Nov 3, 2023

Lipid Nanoparticle-Mediated Hit-and-Run Approaches Yield Efficient and Safe In Situ Gene Editing in Human Skin

Posted by in categories: bioengineering, biotech/medical, genetics, nanotechnology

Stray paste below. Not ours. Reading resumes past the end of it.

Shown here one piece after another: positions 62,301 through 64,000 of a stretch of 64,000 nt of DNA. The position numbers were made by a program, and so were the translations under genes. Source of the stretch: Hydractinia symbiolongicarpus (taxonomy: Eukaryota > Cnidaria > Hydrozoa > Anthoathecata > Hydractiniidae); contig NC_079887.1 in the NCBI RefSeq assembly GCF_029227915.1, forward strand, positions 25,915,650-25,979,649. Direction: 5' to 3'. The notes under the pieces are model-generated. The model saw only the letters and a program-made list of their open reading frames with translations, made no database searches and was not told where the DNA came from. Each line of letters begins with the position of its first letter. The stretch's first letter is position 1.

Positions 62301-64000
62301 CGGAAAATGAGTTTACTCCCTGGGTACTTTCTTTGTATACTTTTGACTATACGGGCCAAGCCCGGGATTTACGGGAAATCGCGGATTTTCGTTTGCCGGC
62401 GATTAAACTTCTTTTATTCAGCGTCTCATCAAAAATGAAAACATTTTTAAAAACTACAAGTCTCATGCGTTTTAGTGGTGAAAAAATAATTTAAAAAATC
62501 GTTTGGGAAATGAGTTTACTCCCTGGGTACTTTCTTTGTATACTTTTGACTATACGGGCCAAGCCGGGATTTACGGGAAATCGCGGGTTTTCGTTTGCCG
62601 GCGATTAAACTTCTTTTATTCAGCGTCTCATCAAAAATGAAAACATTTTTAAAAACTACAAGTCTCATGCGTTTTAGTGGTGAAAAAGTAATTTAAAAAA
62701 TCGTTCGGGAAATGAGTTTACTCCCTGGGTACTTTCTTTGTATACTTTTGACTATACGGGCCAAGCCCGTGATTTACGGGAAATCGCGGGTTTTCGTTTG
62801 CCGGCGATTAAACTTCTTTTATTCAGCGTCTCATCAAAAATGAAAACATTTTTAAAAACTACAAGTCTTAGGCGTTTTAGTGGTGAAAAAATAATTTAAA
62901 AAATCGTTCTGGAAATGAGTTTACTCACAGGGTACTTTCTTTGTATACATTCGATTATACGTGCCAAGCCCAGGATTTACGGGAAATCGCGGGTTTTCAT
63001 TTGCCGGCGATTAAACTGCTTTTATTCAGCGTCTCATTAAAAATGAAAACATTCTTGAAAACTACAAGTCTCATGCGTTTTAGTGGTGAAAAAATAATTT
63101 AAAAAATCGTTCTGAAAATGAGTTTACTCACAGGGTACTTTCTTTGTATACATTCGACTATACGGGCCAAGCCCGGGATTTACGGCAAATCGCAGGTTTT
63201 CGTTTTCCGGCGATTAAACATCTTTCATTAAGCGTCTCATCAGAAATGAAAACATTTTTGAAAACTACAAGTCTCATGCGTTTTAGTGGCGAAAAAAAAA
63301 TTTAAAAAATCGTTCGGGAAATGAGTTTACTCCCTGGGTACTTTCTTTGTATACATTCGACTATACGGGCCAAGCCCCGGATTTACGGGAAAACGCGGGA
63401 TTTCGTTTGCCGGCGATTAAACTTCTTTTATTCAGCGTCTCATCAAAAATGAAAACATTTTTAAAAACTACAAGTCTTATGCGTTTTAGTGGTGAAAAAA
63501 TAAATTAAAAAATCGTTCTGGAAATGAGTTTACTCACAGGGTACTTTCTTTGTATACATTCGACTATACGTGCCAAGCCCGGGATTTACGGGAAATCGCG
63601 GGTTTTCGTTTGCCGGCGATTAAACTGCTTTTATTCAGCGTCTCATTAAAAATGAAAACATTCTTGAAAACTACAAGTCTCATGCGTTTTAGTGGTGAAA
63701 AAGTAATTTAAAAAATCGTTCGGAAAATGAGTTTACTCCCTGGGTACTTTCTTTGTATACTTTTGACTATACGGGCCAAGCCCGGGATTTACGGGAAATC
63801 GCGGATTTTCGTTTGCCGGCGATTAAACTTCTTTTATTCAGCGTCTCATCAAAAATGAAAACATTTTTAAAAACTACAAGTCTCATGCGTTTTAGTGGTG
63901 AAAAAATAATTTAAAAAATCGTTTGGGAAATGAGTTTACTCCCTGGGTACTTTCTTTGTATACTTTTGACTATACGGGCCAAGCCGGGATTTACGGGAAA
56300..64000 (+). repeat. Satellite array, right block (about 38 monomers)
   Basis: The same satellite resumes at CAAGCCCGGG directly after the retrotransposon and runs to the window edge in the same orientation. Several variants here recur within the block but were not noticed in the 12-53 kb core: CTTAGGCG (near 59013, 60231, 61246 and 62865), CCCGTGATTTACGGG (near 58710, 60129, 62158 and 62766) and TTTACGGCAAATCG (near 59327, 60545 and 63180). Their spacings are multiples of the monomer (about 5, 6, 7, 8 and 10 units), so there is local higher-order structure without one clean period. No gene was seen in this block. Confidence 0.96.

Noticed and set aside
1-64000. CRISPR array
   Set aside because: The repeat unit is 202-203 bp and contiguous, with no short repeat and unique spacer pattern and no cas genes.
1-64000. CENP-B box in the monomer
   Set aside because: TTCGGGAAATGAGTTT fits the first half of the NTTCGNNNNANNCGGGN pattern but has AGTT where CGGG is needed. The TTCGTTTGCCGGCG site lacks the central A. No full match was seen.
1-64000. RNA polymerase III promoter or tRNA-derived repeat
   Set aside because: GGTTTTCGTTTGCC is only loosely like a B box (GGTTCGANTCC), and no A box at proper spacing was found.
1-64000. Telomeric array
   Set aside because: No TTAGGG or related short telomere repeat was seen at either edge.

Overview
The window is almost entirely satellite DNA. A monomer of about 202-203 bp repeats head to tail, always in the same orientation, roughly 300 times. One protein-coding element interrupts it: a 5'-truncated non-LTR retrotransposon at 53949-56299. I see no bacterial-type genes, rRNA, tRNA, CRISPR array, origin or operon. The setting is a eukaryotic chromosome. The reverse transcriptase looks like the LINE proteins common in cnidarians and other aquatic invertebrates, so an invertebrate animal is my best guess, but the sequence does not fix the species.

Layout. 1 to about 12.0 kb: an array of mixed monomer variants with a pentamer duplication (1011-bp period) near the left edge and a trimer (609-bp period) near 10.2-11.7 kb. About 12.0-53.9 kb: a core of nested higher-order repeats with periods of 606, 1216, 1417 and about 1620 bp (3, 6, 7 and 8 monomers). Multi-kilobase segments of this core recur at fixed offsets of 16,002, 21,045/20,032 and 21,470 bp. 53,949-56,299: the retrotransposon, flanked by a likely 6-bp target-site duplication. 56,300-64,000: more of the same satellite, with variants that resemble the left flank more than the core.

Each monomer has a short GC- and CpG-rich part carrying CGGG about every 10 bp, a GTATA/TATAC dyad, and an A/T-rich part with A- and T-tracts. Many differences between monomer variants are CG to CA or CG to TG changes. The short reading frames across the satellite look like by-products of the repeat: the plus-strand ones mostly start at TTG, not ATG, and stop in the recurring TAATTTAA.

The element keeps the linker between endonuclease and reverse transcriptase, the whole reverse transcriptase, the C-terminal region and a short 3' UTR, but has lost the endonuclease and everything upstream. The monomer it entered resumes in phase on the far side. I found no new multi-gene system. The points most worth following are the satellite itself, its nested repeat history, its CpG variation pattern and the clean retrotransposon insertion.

Despite exciting advances in gene editing, the efficient delivery of genetic tools to extrahepatic tissues remains challenging. This holds particularly true for the skin, which poses a highly restrictive delivery barrier. In this study, we ran a head-to-head comparison between Cas9 mRNA or ribonucleoprotein (RNP)-loaded lipid nanoparticles (LNPs) to deliver gene editing tools into epidermal layers of human skin, aiming for in situ gene editing. We observed distinct LNP composition and cell-specific effects such as an extended presence of RNP in slow-cycling epithelial cells for up to 72 h. While obtaining similar gene editing rates using Cas9 RNP and mRNA with MC3-based LNPs (10–16%), mRNA-loaded LNPs proved to be more cytotoxic. Interestingly, ionizable lipids with a p Ka ∼ 7.1 yielded superior gene editing rates (55%–72%) in two-dimensional (2D) epithelial cells while no single guide RNA-dependent off-target effects were detectable. Unexpectedly, these high 2D editing efficacies did not translate to actual skin tissue where overall gene editing rates between 5%–12% were achieved after a single application and irrespective of the LNP composition. Finally, we successfully base-corrected a disease-causing mutation with an efficacy of ∼5% in autosomal recessive congenital ichthyosis patient cells, showcasing the potential of this strategy for the treatment of monogenic skin diseases. Taken together, this study demonstrates the feasibility of an in situ correction of disease-causing mutations in the skin that could provide effective treatment and potentially even a cure for rare, monogenic, and common skin diseases.

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